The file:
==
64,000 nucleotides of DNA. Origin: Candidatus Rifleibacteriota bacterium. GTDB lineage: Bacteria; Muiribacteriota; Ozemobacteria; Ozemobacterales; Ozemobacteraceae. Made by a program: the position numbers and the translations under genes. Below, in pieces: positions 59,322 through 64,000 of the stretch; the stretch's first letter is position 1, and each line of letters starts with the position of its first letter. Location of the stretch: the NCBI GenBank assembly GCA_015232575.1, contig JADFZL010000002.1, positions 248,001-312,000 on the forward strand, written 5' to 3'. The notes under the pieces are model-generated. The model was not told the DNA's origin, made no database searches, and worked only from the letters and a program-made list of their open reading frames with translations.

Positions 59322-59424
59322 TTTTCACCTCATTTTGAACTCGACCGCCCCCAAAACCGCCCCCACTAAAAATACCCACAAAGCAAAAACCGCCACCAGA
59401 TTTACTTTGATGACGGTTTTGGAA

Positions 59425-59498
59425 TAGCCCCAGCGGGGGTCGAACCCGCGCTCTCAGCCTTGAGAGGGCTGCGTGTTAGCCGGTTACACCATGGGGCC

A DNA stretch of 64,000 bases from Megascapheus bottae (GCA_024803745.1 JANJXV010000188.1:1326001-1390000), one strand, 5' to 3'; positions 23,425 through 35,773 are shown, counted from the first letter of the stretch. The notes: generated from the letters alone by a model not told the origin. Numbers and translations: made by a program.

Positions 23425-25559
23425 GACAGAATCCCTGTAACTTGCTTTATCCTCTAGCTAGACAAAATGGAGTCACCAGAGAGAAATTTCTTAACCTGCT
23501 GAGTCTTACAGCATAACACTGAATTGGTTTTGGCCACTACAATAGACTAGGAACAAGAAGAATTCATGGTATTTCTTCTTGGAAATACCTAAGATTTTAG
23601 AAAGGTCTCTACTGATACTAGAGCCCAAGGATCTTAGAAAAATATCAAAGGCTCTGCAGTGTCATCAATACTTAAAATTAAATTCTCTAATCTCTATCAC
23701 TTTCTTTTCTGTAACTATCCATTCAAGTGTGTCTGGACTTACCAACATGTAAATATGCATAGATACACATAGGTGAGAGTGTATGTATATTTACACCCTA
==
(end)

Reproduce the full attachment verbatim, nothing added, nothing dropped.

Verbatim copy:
64,000 nucleotides of DNA. Origin: Candidatus Rifleibacteriota bacterium. GTDB lineage: Bacteria; Muiribacteriota; Ozemobacteria; Ozemobacterales; Ozemobacteraceae. Made by a program: the position numbers and the translations under genes. Below, in pieces: positions 59,322 through 64,000 of the stretch; the stretch's first letter is position 1, and each line of letters starts with the position of its first letter. Location of the stretch: the NCBI GenBank assembly GCA_015232575.1, contig JADFZL010000002.1, positions 248,001-312,000 on the forward strand, written 5' to 3'. The notes under the pieces are model-generated. The model was not told the DNA's origin, made no database searches, and worked only from the letters and a program-made list of their open reading frames with translations.

Positions 59322-59424
59322 TTTTCACCTCATTTTGAACTCGACCGCCCCCAAAACCGCCCCCACTAAAAATACCCACAAAGCAAAAACCGCCACCAGA
59401 TTTACTTTGATGACGGTTTTGGAA

Positions 59425-59498
59425 TAGCCCCAGCGGGGGTCGAACCCGCGCTCTCAGCCTTGAGAGGGCTGCGTGTTAGCCGGTTACACCATGGGGCC

A DNA stretch of 64,000 bases from Megascapheus bottae (GCA_024803745.1 JANJXV010000188.1:1326001-1390000), one strand, 5' to 3'; positions 23,425 through 35,773 are shown, counted from the first letter of the stretch. The notes: generated from the letters alone by a model not told the origin. Numbers and translations: made by a program.

Positions 23425-25559
23425 GACAGAATCCCTGTAACTTGCTTTATCCTCTAGCTAGACAAAATGGAGTCACCAGAGAGAAATTTCTTAACCTGCT
23501 GAGTCTTACAGCATAACACTGAATTGGTTTTGGCCACTACAATAGACTAGGAACAAGAAGAATTCATGGTATTTCTTCTTGGAAATACCTAAGATTTTAG
23601 AAAGGTCTCTACTGATACTAGAGCCCAAGGATCTTAGAAAAATATCAAAGGCTCTGCAGTGTCATCAATACTTAAAATTAAATTCTCTAATCTCTATCAC
23701 TTTCTTTTCTGTAACTATCCATTCAAGTGTGTCTGGACTTACCAACATGTAAATATGCATAGATACACATAGGTGAGAGTGTATGTATATTTACACCCTA